How Much Does Bee Removal Cost?

Ben Kissam
Written by Ben Kissam
Reviewed by Tara Dudley
Updated July 26, 2022
bumblebee sits on purple flower in flowerbed
Photographer, Basak Gurbuz Derman / Moment / Getty Images

Highlights

  • Bee removal costs $75–$2,000.

  • The type of bee infestation you have could impact the price.

  • 80,000 bees can live in a colony—the size of infestation matters, too.

  • Location in the home or yard can significantly impact costs.

  • Avoid DIY bee removal if you're allergic or afraid of bees.

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Removing a beehive doesn’t have to sting—both literally and when it comes to your wallet. The average cost of removing a bee colony could include fees of $150 to $500, though this cost will vary depending on the type of hive. A displaced swarm (a colony without a hive) will cost up to $150 to capture and relocate. 

Ease of access also plays a factor, as a local professional beekeeper or exterminator may need to get into your walls or ceilings to find a hive. So count on carpentry costs of up to $2,000 after the removal has been completed.

How Much Does Bee Removal Cost by Type?

Before deciding between relocation or extermination, hire a professional beekeeper to identify the type of beehives on your property. The removal costs will differ depending on the type of bees, as each requires special considerations.

Bee Type Cost
Honeybees $75 – $2,000
Carpenter Bees $75 – $500
Bumblebees $75 – $500
Africanized Honeybees $100 – $1,000
Bee Swarms$150

Here's a further breakdown of each species of bee and the cost variations you can expect.

Honeybees

This is one of the most common types of bee colonies found in residential areas. Honeybee hives often contain honey and honeycombs, so be sure to ask your pro if they will be removing those (honey can attract other pests if left unattended). Honeybee hive removal will cost $75 to $2,000, as some colonies can include up to 50,000 bees.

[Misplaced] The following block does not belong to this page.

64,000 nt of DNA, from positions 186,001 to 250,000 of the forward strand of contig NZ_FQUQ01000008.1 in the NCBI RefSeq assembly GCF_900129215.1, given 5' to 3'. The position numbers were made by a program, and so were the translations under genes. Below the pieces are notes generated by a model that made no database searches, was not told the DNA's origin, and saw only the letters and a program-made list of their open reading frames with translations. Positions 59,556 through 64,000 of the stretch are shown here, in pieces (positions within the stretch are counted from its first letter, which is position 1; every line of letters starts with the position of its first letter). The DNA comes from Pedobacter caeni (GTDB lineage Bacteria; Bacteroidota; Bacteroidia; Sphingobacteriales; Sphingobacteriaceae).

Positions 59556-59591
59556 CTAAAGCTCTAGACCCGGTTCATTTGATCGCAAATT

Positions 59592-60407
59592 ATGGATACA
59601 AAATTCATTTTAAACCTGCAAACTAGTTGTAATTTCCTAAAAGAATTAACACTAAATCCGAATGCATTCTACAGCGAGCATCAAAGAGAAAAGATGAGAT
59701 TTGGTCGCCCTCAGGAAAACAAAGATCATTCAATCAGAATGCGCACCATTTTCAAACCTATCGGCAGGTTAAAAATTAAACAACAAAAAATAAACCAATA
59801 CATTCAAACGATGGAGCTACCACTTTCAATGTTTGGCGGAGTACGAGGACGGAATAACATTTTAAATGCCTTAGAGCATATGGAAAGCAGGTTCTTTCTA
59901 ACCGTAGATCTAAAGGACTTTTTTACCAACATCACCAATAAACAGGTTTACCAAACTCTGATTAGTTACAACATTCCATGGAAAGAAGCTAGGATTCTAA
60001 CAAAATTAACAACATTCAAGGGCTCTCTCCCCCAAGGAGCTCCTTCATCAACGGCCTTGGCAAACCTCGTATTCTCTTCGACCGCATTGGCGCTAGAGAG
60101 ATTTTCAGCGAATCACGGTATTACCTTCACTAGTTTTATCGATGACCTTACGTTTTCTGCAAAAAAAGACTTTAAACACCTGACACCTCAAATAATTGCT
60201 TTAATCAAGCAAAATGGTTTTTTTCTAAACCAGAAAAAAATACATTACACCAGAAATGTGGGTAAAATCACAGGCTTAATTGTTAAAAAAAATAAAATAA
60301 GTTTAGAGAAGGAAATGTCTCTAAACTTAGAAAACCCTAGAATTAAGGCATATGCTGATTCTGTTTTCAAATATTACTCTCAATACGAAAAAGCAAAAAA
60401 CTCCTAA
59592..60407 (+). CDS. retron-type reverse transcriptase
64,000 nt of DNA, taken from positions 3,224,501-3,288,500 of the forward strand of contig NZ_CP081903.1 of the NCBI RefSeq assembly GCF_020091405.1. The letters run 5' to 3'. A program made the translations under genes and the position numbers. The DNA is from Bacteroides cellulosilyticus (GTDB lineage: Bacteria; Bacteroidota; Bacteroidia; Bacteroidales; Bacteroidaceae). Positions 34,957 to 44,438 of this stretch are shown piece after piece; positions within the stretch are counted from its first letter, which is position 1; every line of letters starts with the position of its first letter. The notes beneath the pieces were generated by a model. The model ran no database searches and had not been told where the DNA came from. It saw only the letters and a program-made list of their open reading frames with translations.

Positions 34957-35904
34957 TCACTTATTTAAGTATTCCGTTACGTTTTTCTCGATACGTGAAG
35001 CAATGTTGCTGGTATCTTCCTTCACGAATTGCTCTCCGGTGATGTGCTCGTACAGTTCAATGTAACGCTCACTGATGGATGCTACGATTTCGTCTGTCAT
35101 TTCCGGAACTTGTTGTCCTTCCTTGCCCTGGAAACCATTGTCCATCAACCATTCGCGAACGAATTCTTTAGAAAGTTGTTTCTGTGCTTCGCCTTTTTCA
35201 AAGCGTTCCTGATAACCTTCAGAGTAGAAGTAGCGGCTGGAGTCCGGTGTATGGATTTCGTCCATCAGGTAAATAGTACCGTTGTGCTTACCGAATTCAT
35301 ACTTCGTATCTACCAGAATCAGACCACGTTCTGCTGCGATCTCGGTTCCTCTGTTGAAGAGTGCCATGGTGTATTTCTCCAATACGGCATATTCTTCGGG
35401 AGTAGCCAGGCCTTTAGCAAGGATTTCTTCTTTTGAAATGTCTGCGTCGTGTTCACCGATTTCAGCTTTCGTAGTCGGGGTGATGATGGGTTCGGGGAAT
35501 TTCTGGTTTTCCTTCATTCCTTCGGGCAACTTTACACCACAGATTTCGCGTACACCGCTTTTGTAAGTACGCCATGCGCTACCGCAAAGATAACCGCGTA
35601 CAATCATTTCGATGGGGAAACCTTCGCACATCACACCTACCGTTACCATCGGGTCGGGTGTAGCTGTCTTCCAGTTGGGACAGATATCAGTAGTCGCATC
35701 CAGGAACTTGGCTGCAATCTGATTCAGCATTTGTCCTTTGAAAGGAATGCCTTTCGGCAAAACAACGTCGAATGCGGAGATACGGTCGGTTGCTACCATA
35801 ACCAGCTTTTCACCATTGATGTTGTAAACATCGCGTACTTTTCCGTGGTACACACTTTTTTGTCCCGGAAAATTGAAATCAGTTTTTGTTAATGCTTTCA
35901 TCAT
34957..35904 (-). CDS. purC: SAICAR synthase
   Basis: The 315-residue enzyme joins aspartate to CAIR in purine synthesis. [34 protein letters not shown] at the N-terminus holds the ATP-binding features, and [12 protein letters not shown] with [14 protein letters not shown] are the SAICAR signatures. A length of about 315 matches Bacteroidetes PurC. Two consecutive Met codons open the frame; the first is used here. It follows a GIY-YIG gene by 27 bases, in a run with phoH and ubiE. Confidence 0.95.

Carpenter Bees

These bees do not live in large hives, but they do burrow into wood to make their home. The damage to your home’s structure is small at first, but will worsen if left untreated. Luckily, carpenter bees rarely sting and are rather docile, so the cost to remove them is $75 to $500. 

Bumblebees

A professional beekeeper may actually encourage you to keep a bumblebee hive, as these buzzy buddies rarely sting, are very docile, and live in small colonies of 50 to 150 bees. They’re also incredibly effective pollinators and your garden will thank you for keeping them around. 

Certain regulations exist to protect various bumblebee species, so a specialist will have to relocate the bees to adhere to local guidelines. Bumblebee removal will cost $75 to $500. 

Africanized Honeybees

The Africanized honeybee, otherwise known as the “killer bee,” can be extremely dangerous if provoked. Do not try to remove this type of bee colony yourself, as they will chase people up to a quarter mile to defend the nest. Because they’re armed with a temper along with their stingers, hiring a pro to remove killer bees will cost $100 to $1,000. 

Bee Swarms

A swarm is a group of bees without a nest or hive, typically led by a queen as they search for a new home. Bee swarms are relatively docile and easy to control, so removal tends to be on the cheaper side. Expect to pay up to $150 to remove a bee swarm from your property

Bee Removal Cost Breakdown

Though removing the hive itself can be a relatively quick and painless process, there are a number of other factors to consider when sourcing a pro to identify, relocate, or exterminate an active bee colony. Here’s a breakdown of how you can expect to spend your money. 

Location in Home or Property

Where bees are located in your home can drive up the price you pay for removal. 

For example, bees that have festered in a structural wall of your home will likely cost more to remove than a hive attached to a gutter outside. At that point, you also have to figure in repair costs, such as installing new drywall, repairing a deck, or fixing parts of your roof that must be removed to gain access to the bees.

There are no hard and fast rules, but here are some cost guidelines based on location:

LocationCost
Roof/attic$200 – $1,100
Inside of wall/ceiling$200 – $750
Chimney$200 – $1,500
Tree$200 – $650

Identification

You’ll need to hire a professional beekeeper to identify the type of bees on your property. This typically costs $75 per hour, but could increase depending on the hive’s location and the infestation’s severity. Be on the lookout for companies that offer free inspections and quotes. 

Size of Infestation

Bees live in colonies that can range from 20,000 to 80,000 critters in one hive. If you have a large hive or multiple hives, this will impact the price as a professional bee removal expert will have more work to do to get rid of them.